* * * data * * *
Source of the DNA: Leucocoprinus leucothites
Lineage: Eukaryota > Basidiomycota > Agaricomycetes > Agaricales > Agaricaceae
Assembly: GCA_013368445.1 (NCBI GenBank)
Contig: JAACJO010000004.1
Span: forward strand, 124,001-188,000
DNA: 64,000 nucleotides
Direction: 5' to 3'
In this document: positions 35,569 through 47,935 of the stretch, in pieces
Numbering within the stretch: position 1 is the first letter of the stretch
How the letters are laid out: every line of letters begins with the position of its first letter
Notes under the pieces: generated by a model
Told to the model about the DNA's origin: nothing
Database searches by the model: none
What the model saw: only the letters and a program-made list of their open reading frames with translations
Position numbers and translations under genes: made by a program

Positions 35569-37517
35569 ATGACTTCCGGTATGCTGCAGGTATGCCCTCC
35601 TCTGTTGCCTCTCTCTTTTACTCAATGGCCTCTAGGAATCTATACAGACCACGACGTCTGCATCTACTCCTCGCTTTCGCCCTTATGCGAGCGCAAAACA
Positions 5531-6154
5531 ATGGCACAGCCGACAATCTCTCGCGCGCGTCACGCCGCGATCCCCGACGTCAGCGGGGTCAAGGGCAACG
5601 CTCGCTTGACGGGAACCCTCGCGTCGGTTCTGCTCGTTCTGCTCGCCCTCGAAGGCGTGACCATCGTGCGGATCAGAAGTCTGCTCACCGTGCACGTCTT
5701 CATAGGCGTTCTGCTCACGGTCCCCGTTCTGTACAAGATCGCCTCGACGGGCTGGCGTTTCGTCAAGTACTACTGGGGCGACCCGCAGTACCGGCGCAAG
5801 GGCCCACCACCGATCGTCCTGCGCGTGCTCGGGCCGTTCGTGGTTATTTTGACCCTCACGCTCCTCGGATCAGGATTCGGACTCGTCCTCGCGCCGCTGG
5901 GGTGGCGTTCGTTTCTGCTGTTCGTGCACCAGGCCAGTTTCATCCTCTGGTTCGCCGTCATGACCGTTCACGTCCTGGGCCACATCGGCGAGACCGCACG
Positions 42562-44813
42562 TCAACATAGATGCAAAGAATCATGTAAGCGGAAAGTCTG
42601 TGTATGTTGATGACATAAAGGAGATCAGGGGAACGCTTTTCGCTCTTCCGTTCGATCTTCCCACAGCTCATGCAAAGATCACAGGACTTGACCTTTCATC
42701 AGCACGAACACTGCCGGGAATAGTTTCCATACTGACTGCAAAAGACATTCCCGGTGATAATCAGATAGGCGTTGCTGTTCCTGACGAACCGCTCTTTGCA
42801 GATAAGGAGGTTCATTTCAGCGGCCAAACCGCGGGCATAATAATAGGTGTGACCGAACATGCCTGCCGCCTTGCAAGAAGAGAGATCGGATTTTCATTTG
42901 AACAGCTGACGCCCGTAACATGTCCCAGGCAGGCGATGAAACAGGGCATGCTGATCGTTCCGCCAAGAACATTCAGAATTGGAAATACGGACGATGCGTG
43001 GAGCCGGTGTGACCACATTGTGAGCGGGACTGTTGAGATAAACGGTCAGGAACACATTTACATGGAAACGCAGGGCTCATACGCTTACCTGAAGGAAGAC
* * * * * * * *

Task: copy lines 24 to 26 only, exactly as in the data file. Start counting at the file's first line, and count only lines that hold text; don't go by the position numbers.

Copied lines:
5901 GGTGGCGTTCGTTTCTGCTGTTCGTGCACCAGGCCAGTTTCATCCTCTGGTTCGCCGTCATGACCGTTCACGTCCTGGGCCACATCGGCGAGACCGCACG
Positions 42562-44813
42562 TCAACATAGATGCAAAGAATCATGTAAGCGGAAAGTCTG